The Night Bus

There are almost certainly other effective Philippino torture methods, but the one with which I am familiar is The Night Bus. The Night Bus primarily utilises compression techniques, together with forced aural stimulation to gradually undermine the sanity. Much in the way of goats licking human feet to the bone, the physical pain onset is gradual. Rising exponentially to total numbness of all limbs and a sort of grinding ache in the lower back and base of the neck. This, in combination with the psychological effects of glibly farcical evangelical Catholicism broadcast at circa 300 decibels, reduces the victim to a state resembling that which one wishes one could inflict upon one’s traffic warden on administration of a yet another spurious parking ticket. In conjunction with these more obvious facets, there is an underlying layer of more subtle abuse. The ambient temperature of The Night Bus is maintained at a steady -11 degrees celcius, while anxiety levels of victims are artificially raised via the medium of uncontrolled hurtling. Often across vast tracts of unpaved road, frequently positioned along the extreme edges of ravines. This serves to prevent dissociation from the full experience and produces an effect akin to the initial phases of being shot out of a canon, for solid stretches of hours at a time, but with more bends and a longer sheer drop to the right hand side.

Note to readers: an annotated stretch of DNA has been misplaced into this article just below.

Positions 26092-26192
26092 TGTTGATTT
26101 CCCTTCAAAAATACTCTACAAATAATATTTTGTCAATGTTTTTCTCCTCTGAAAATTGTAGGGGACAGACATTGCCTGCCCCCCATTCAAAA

It was with considerable relief that we pulled up to our destination, the sound of the Chipmunks’ cover version of ‘Had a Bad Day’ (also at 300 decibels) polluting our hearts and minds for the 4th and final time. Exiting The Night bus would have been an almost entirely pleasurable experience, had it not been for the fact that our destination was Manila. And the impending threat of a 2km, backpack laden hike across the 4am city (the only difference between this and rush hour being a slight degradation in light levels)…

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